If your G on top of the staff is gone, so what? Pull out the Hymnbook and play tunes that don't go that high. Make them BEAUTIFUL. Play the words. If that is too high, play the alto part. Playing low can be relaxing and useful for getting a big sound!
     
  7. jerec576

    jerec576 Pianissimo User

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    I always kept my trumpet/musical studies very seperate! Always has been like such. I can shape my tone, I know everything (or feel that I know what I must do) to put emotion through pages, or through chords. My talent has always lacked my physical ability to keep up with that and thats one concept I intend to master before going on to do musical interpretation.

    But since you put it that way; I would much rather be a Miles Davis than an Allen Vizzuti (with all respect to both)

    P.S. If it's on a page; it's going to be played as written even after a couple tries; I find trouble being able to play what I decide to do while im improvising
     
  8. rowuk

    rowuk Moderator Staff Member

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    Hey man, YOU are the one without a G. Why don't you turn off the transmitter, turn on the receiver and LISTEN to people that know what they are doing.:thumbdown:

    A couple of tonguing exercizes wiped out what little range you had. Do not assume that Miles had no chops and technique - or that he had less than Vizzutti. Spectacular was not Miles calling card.

    So just to clean this thread up:

    You obviously do not know alot about playing the trumpet, you ask a question, get an honest answer and come back with ridiculous (" I know everything (or feel that I know what I must do) to put emotion through pages, or through chords"). Without a solid musical foundation, you have NO IDEA what is possible.:dontknow:

    You don't know anything and are on the best road to keep it that way. Separating technique from music is the best way to get nowhere fast. Dumb arguments get you ignored.:thumbdown:

    Reality check and wakeup call!
     
  9. EdMann

    EdMann Mezzo Forte User

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    I don't like to get in the way of rowuk. It's like whistling Dixie in Times Square on New Years Eve, but to the point, I think that the OP needs the slap that he provides. You say in your original post that you're "fully fluent" (?) from low A to A below high C. Now what about below that! And clearly tonguing is a major problem for you, perhaps endurance, as you indicate.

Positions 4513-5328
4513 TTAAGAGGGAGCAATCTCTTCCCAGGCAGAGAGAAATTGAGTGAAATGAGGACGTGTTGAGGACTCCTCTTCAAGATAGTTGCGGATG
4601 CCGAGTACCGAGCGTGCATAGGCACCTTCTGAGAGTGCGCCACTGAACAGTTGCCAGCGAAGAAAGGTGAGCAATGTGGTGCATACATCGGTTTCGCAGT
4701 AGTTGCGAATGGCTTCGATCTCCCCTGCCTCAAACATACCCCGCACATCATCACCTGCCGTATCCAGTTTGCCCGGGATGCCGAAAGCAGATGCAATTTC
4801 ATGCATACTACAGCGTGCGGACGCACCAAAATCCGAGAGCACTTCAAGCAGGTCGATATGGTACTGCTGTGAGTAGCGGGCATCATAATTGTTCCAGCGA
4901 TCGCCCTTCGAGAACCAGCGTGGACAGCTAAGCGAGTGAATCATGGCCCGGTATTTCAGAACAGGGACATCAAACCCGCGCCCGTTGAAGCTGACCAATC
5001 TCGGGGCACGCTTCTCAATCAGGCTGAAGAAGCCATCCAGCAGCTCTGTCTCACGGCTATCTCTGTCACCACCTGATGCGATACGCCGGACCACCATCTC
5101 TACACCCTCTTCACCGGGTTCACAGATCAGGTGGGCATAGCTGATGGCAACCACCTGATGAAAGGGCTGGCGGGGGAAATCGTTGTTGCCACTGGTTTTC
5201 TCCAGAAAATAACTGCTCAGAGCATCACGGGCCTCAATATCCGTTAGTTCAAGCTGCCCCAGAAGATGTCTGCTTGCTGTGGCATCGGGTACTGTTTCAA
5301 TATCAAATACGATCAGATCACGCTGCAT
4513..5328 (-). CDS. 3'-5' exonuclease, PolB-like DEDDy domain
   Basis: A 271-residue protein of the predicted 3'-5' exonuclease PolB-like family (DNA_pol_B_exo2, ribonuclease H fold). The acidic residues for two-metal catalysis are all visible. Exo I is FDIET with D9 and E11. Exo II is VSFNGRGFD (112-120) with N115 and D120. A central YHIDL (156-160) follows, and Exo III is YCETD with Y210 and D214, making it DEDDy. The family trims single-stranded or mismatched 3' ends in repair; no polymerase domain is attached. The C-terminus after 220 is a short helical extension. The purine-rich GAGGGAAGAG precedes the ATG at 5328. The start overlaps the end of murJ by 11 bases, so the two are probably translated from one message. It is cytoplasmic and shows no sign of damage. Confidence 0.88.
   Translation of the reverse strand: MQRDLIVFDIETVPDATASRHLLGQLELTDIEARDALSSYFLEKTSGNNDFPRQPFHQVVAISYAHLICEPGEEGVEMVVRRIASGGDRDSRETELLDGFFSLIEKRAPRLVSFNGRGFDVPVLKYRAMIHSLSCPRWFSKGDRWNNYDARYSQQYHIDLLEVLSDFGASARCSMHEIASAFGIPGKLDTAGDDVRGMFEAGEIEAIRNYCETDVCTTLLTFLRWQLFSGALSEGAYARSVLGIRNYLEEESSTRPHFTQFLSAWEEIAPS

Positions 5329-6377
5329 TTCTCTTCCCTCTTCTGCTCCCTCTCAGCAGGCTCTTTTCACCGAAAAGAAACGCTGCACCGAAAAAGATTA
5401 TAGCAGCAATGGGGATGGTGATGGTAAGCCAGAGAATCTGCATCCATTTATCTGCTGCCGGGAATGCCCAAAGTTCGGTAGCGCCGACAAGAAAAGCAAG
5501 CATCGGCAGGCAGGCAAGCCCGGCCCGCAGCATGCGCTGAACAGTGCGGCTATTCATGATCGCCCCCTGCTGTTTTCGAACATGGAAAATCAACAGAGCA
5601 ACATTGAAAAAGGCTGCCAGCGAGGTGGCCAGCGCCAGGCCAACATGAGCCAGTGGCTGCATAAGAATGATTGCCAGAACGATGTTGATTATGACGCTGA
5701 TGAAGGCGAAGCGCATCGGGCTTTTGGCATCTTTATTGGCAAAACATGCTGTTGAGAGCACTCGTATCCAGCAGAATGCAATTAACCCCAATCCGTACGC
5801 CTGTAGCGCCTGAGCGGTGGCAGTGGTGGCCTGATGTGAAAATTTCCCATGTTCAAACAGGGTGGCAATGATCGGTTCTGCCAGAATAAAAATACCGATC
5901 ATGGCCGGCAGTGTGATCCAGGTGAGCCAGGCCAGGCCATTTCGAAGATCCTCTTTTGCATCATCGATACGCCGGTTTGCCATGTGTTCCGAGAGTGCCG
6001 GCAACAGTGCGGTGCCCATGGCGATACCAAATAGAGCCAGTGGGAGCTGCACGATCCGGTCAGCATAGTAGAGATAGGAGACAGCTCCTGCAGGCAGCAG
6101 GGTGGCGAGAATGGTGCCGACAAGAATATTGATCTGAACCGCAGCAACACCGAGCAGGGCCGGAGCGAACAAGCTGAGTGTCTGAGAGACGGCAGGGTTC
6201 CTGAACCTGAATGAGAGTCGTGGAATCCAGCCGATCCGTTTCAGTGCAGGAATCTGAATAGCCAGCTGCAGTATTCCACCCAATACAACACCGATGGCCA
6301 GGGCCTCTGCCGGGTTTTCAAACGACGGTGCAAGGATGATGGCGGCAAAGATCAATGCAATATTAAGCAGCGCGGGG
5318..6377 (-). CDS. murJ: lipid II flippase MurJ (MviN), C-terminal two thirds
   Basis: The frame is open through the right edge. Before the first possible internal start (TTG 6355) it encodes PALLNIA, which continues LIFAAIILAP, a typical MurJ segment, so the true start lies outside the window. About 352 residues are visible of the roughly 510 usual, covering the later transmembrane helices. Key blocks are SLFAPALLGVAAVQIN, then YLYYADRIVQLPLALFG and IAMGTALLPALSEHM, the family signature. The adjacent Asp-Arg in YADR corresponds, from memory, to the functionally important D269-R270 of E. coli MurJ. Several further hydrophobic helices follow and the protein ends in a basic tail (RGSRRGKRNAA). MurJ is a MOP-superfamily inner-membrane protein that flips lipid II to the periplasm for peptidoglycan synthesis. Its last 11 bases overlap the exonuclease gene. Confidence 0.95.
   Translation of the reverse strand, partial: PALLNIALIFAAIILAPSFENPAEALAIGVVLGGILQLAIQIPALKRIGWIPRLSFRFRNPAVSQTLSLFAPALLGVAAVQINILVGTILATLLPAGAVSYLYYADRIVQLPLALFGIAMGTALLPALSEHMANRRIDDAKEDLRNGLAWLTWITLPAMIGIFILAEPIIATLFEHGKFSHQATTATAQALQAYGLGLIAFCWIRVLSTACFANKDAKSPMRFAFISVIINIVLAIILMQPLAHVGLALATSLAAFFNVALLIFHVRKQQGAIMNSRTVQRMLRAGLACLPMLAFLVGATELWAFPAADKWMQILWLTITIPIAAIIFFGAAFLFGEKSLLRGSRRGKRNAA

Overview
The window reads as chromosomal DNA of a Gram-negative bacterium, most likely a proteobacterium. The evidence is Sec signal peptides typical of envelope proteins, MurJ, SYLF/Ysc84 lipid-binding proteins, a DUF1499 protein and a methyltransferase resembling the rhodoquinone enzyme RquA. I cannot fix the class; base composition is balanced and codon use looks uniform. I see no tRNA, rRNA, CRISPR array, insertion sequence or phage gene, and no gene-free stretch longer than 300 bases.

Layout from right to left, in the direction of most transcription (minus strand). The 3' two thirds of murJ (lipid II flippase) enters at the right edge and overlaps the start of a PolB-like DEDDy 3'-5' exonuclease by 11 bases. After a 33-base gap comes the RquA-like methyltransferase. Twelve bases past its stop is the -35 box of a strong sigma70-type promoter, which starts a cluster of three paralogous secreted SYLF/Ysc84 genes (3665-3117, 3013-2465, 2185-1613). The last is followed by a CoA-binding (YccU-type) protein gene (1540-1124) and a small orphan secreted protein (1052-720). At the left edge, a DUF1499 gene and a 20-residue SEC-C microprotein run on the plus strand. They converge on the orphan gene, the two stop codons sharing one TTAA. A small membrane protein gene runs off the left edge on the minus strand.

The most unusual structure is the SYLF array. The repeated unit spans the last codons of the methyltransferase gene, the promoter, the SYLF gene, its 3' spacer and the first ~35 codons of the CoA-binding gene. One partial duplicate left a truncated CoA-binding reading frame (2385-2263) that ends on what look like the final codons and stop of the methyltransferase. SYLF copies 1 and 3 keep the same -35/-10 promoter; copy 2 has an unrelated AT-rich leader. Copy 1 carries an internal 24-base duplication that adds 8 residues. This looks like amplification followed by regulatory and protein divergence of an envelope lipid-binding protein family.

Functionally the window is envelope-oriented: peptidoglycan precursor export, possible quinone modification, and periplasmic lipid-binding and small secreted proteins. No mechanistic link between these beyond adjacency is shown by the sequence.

In my lessons with everyone from Lew Soloff to Uan Rasey along with my discussions with pros like Wayne Bergeron, I've learned, or RElearned that you MUST have a positive mental image, which you seem to possess, and to use that to your best advantage: play music and make each note as beautiful as you can. Have a reverance for each moment, each note. Once that stops, you stop. We're here to play tunes, not exercises, and even then, play those musically.

    Ed
    Google
     
  10. gtromble

    gtromble Pianissimo User

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    In the past 3 days I was at a jazz camp with Ingrid Jensen, which included a couple of trumpet-specific sessions. She has a whole approach that integrates technical practice with music - I get the impression she never 'just' works on technical things. She also proved to me that adding the musical component can be a key factor in avoiding the practice meltdowns like the original poster had. Keep the focus on the music - rhythmic timing, intonation, hearing intervals, etc - not on banging out technical drills.